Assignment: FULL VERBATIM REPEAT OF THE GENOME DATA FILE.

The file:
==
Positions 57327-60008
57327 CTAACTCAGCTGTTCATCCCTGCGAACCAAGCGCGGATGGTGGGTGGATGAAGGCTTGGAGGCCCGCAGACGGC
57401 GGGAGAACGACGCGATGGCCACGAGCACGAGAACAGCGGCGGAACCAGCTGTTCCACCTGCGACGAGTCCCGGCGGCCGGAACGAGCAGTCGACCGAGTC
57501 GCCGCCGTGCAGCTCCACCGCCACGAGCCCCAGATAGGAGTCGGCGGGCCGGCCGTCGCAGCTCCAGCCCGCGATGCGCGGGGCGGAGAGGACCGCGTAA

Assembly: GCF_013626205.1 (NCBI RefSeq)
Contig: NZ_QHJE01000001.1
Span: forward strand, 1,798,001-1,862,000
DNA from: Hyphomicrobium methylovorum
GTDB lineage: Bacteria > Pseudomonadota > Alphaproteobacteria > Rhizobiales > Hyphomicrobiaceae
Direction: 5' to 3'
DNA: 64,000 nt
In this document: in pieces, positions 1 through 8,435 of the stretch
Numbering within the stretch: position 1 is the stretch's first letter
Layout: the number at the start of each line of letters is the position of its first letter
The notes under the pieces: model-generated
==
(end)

Positions 57327-60008
57327 CTAACTCAGCTGTTCATCCCTGCGAACCAAGCGCGGATGGTGGGTGGATGAAGGCTTGGAGGCCCGCAGACGGC
57401 GGGAGAACGACGCGATGGCCACGAGCACGAGAACAGCGGCGGAACCAGCTGTTCCACCTGCGACGAGTCCCGGCGGCCGGAACGAGCAGTCGACCGAGTC
57501 GCCGCCGTGCAGCTCCACCGCCACGAGCCCCAGATAGGAGTCGGCGGGCCGGCCGTCGCAGCTCCAGCCCGCGATGCGCGGGGCGGAGAGGACCGCGTAA

Assembly: GCF_013626205.1 (NCBI RefSeq)
Contig: NZ_QHJE01000001.1
Span: forward strand, 1,798,001-1,862,000
DNA from: Hyphomicrobium methylovorum
GTDB lineage: Bacteria > Pseudomonadota > Alphaproteobacteria > Rhizobiales > Hyphomicrobiaceae
Direction: 5' to 3'
DNA: 64,000 nt
In this document: in pieces, positions 1 through 8,435 of the stretch
Numbering within the stretch: position 1 is the stretch's first letter
Layout: the number at the start of each line of letters is the position of its first letter
The notes under the pieces: model-generated